@HED PE
    The thing is, there are various positions in the debate that don’t make the assumptions you do, on both ‘pro’ and’anti’ ‘free will’ sides. It seems you’re now linking the idea of free will not only to religious belief, but also to conservative political ideology. If you believe it is linked to those things, that certainly explains why you dislike the idea, as I said before. But I still wonder how you came to adopt a framing that would lead you to make those assumptions, rather than some of the alternative framings of the issue that would lead to different assumptions but are no less plausible. But that is one of the enduring mysteries of philosophy, I suppose – why people intuitively arrive at particular interpretations, and why some people regard certain questions as important while others do not.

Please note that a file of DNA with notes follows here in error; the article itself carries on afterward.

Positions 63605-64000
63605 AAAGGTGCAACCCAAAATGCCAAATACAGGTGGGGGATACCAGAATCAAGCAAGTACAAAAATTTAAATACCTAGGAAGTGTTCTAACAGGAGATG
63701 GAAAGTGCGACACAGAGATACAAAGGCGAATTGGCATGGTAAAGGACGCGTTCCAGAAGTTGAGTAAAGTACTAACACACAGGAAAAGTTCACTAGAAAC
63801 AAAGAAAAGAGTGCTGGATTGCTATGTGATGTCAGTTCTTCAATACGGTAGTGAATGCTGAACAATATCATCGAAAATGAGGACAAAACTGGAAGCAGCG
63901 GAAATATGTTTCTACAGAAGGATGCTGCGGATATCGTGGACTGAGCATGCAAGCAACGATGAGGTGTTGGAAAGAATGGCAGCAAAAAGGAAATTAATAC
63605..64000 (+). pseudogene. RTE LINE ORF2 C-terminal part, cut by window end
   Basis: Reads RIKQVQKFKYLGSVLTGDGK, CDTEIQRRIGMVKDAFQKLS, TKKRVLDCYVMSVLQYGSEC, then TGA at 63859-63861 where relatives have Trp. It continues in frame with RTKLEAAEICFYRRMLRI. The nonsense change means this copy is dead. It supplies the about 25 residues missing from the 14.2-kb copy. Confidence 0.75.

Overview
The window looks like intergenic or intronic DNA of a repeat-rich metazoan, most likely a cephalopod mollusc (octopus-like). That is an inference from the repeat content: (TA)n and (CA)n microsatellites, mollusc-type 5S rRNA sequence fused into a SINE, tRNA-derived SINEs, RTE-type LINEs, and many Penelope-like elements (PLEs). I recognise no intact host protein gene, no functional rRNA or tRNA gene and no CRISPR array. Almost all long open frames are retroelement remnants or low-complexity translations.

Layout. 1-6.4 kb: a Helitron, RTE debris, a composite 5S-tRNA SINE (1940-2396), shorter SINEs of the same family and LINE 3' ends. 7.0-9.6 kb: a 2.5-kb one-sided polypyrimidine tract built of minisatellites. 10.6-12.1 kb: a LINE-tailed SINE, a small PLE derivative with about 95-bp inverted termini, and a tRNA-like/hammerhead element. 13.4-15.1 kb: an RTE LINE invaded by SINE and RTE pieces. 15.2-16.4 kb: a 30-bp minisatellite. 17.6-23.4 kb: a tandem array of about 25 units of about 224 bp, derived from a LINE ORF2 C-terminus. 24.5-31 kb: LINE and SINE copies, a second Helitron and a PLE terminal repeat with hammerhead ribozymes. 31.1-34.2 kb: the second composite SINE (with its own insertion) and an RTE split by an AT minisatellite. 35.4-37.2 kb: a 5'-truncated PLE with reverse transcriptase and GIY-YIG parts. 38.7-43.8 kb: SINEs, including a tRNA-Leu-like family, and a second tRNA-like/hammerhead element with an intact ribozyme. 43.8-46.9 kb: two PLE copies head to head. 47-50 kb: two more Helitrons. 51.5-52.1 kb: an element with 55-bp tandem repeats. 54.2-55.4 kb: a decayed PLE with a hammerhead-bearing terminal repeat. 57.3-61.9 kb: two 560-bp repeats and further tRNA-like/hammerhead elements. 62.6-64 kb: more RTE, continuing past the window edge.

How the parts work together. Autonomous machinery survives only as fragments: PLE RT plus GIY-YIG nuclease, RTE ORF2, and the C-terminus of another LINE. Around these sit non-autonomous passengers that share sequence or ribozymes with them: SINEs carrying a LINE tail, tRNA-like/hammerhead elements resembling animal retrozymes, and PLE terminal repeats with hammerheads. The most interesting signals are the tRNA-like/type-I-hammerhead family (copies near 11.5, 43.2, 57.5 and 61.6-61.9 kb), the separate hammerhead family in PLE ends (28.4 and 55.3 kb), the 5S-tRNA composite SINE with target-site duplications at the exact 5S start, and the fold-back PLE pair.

38. Ikonoclast
    March 11th, 2017 at 12:34 | #38

    I should get back on topic. I enjoyed the article. I found out some snippets of history I didn’t know. I am glad J.Q. is encouraging people to think on these matters.

    There is the question of how much small local actions (individual initiatives I guess) affect or can affect the course of large events. I think they can do so sometimes but not in all cases. The idea of Chaos Theory is applicable. Small changes in initial conditions can lead to very different outcomes and emergent behaviours in the whole system. In other cases however, I think system momentum can steamroller over individual initiatives and the system can continue on in much the same way. The great difficulty I think would be predicting which outcome would happen in any alternative history and which could happen in our own imminent collective future given decision A or decision B at some important but still personal initiative level.